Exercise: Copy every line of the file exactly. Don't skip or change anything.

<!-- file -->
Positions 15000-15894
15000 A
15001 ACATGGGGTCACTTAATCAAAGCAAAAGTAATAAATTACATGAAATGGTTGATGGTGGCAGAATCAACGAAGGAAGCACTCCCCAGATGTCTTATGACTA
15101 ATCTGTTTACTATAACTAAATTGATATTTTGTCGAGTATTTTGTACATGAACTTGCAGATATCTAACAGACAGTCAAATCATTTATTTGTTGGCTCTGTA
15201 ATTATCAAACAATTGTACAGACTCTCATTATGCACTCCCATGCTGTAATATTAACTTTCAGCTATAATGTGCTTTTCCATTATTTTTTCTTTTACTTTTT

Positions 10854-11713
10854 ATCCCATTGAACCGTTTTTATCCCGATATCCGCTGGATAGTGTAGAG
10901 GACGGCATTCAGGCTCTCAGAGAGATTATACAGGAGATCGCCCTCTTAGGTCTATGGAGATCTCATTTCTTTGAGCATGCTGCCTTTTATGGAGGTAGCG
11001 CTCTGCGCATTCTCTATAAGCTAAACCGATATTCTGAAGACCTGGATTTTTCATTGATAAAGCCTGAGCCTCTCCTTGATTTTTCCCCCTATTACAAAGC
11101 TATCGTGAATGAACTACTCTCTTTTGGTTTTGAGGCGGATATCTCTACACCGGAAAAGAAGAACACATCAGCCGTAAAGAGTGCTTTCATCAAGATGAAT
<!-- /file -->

Positions 15000-15894
15000 A
15001 ACATGGGGTCACTTAATCAAAGCAAAAGTAATAAATTACATGAAATGGTTGATGGTGGCAGAATCAACGAAGGAAGCACTCCCCAGATGTCTTATGACTA
15101 ATCTGTTTACTATAACTAAATTGATATTTTGTCGAGTATTTTGTACATGAACTTGCAGATATCTAACAGACAGTCAAATCATTTATTTGTTGGCTCTGTA
15201 ATTATCAAACAATTGTACAGACTCTCATTATGCACTCCCATGCTGTAATATTAACTTTCAGCTATAATGTGCTTTTCCATTATTTTTTCTTTTACTTTTT

Positions 10854-11713
10854 ATCCCATTGAACCGTTTTTATCCCGATATCCGCTGGATAGTGTAGAG
10901 GACGGCATTCAGGCTCTCAGAGAGATTATACAGGAGATCGCCCTCTTAGGTCTATGGAGATCTCATTTCTTTGAGCATGCTGCCTTTTATGGAGGTAGCG
11001 CTCTGCGCATTCTCTATAAGCTAAACCGATATTCTGAAGACCTGGATTTTTCATTGATAAAGCCTGAGCCTCTCCTTGATTTTTCCCCCTATTACAAAGC
11101 TATCGTGAATGAACTACTCTCTTTTGGTTTTGAGGCGGATATCTCTACACCGGAAAAGAAGAACACATCAGCCGTAAAGAGTGCTTTCATCAAGATGAAT